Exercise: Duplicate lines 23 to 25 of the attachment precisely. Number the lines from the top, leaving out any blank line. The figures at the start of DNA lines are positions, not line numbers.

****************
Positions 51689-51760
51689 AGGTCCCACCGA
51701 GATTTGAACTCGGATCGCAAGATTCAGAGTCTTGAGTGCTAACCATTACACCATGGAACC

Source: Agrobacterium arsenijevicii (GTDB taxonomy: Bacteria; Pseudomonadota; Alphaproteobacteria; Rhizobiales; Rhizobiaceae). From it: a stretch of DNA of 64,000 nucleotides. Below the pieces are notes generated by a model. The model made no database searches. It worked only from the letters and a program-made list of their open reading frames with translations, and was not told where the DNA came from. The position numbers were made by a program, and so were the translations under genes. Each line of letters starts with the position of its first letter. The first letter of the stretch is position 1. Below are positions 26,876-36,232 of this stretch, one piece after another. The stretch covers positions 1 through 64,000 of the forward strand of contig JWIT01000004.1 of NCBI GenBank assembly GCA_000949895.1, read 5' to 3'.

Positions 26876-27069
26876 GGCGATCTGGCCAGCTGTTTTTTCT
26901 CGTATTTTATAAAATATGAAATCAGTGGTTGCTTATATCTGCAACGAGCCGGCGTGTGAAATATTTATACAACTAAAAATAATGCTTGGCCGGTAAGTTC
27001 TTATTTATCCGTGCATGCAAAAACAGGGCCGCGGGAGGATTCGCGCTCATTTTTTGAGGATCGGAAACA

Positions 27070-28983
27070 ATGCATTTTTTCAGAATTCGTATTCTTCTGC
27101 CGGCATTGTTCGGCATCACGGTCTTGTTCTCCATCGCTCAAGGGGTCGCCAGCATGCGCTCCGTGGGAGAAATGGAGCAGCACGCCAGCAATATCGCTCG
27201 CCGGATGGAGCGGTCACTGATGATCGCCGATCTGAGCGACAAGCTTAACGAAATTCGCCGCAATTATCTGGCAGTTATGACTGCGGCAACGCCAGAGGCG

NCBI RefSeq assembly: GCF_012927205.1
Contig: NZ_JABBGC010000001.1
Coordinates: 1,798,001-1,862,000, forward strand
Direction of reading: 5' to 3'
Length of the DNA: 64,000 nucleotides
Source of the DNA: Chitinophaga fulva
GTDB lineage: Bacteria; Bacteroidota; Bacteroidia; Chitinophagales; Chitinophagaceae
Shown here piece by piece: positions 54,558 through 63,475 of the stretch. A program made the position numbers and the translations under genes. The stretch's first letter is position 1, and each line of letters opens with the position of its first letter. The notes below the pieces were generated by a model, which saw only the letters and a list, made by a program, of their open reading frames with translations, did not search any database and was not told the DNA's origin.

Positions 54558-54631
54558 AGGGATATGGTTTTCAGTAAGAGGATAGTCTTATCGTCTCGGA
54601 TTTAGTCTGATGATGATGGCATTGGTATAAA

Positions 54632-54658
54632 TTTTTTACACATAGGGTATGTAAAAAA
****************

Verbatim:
54601 TTTAGTCTGATGATGATGGCATTGGTATAAA

Positions 54632-54658
54632 TTTTTTACACATAGGGTATGTAAAAAA